Features of the Cooperative in the Modern Age

Although cooperatives enable members to access the means of production and a body of knowledge, today’s technology still benefits large-scale capitalists who enjoy advantages over smaller entrepreneurs, resulting in a reduced market share. For this reason, a business innovation that combines the cooperative ideology with modern technology is now known as ‘Sprout’.

Sprout is a business platform that employs communication technology to boost the potential for small entrepreneurs, SMEs, or local people to produce more revenue growth for their business. Applying the key principle of a cooperative, it creates a helpful network ecosystem where members can help offer their products and services through an online platform to increase awareness. Moreover, Sprout applies Blockchain technology to reinforce the accuracy and the security of financial and information services, which cannot be handled alone by small entrepreneurs or local businesses. This also helps to solve business problems in many aspects such as law, transportation, work safety, technology and even overcoming difficulties in making financial transactions.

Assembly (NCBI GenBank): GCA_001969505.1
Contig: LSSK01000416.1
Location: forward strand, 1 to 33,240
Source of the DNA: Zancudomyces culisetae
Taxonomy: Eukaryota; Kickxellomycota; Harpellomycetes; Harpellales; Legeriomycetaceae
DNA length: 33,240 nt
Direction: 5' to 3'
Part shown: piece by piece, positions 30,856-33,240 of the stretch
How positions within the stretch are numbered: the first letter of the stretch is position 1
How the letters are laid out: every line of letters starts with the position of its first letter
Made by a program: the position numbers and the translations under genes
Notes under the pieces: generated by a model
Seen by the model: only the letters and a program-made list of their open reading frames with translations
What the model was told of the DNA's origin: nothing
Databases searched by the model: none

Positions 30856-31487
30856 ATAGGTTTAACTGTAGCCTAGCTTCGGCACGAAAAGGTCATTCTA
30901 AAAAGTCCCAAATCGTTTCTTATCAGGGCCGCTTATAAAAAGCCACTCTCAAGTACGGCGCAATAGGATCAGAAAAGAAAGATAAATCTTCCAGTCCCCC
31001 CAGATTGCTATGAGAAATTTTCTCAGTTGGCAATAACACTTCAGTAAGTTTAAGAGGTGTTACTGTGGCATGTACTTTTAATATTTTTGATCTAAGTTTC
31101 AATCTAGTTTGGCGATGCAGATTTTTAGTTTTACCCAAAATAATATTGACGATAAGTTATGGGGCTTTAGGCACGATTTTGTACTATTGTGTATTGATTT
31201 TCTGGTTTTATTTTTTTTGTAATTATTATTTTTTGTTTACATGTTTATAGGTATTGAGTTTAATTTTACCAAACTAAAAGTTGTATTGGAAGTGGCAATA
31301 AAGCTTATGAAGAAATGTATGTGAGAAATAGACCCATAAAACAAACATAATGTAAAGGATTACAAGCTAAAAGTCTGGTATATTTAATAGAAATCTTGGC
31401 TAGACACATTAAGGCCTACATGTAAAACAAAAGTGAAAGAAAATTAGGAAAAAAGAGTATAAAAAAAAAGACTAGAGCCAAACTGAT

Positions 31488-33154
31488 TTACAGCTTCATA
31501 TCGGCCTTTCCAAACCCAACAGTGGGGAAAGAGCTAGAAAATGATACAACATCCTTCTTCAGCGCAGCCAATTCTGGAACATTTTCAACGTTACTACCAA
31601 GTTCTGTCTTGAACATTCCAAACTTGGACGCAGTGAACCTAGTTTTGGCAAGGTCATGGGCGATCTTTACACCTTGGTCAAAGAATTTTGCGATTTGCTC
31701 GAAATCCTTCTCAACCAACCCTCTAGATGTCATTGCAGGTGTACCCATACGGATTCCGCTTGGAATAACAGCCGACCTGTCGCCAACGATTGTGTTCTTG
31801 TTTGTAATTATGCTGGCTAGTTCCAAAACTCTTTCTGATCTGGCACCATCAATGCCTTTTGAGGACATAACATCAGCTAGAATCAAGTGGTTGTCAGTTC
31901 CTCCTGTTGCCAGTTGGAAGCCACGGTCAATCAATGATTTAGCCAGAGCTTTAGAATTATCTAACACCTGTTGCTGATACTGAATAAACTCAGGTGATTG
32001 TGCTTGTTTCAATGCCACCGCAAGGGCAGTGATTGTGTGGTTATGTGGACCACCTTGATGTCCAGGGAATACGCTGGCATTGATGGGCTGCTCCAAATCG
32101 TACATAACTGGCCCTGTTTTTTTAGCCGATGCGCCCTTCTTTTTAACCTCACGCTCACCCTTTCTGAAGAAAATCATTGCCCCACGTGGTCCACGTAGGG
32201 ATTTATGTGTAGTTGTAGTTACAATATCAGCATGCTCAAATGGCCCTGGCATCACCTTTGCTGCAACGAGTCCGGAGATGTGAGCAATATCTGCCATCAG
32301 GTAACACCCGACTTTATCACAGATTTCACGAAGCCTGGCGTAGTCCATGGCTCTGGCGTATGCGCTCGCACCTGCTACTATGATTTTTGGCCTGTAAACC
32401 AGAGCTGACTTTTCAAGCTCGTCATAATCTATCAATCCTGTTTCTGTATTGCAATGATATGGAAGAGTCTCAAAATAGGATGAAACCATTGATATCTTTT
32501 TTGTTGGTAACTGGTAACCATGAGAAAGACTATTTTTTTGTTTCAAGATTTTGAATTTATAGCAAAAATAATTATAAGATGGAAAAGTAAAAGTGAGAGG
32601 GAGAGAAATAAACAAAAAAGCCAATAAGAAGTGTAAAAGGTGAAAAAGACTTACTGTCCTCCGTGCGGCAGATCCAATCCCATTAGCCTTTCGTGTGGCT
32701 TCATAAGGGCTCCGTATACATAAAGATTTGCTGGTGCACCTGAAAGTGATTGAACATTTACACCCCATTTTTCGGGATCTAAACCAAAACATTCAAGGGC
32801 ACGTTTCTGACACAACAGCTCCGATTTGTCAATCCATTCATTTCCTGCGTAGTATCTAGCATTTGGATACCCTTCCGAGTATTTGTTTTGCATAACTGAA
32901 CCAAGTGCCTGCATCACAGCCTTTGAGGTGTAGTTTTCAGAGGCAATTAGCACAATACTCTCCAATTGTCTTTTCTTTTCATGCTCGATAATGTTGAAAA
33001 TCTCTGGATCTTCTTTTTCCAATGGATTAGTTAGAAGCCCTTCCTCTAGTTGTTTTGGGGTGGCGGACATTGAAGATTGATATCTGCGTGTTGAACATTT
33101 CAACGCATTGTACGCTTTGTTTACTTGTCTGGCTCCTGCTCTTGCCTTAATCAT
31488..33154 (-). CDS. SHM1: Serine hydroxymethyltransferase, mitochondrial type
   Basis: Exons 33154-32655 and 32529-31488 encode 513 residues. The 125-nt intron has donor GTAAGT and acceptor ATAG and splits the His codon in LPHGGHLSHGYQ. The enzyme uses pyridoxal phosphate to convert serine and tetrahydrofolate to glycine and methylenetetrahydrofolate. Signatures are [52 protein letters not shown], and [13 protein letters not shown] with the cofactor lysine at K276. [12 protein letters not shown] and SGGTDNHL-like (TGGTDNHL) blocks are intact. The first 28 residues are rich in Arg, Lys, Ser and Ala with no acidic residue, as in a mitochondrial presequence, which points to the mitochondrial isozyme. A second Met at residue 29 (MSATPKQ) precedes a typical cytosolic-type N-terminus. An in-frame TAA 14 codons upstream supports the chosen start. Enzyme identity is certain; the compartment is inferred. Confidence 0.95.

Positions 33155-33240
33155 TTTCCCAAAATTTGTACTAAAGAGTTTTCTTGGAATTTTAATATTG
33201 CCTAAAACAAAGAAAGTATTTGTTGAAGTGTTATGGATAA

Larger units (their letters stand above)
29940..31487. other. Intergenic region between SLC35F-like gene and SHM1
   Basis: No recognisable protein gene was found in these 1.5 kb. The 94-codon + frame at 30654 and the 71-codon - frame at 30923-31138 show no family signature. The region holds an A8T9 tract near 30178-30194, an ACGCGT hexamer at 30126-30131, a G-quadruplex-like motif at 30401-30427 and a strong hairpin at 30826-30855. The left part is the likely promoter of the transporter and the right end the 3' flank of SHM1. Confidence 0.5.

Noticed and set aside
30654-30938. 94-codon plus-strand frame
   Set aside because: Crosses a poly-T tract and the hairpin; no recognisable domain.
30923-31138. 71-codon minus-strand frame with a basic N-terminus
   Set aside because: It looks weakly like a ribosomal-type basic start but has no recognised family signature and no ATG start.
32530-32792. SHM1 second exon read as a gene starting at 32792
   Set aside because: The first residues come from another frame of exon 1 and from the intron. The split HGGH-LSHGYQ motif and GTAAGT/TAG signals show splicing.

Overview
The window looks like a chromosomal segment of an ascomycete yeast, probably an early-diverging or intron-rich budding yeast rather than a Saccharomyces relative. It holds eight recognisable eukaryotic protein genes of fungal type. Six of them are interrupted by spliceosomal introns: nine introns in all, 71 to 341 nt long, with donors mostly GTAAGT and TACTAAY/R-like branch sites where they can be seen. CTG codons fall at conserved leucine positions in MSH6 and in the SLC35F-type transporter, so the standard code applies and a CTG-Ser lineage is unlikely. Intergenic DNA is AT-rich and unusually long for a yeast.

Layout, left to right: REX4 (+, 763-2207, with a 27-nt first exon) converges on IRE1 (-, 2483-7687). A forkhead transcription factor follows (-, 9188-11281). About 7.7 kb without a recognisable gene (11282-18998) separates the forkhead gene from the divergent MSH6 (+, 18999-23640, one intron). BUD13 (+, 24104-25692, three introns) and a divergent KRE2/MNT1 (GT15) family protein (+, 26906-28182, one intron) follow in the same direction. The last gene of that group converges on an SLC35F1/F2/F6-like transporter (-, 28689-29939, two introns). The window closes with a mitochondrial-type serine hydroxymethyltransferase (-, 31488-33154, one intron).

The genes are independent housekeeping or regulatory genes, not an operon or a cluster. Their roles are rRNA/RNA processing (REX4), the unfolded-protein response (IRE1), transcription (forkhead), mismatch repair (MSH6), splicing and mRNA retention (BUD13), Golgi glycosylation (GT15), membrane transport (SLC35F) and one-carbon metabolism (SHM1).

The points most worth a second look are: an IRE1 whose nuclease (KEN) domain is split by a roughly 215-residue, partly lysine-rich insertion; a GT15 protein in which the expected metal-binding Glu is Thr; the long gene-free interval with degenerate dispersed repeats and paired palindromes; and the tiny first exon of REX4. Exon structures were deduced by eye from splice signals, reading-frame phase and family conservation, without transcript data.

Nowadays, innovations in financial institutions have the general aim of pursuing economic benefits only. Unlike cooperatives, they do not place an emphasis on facilitating and supporting small entrepreneurs to grow sustainably and do not create networks of members to help achieve these aims. Therefore, maintaining the cooperative ideology in the modern world is key to increasing fairer business opportunities for small entrepreneurs and helps lead to a creation of a society where all people can access a body of knowledge and the new technology needed to succeed.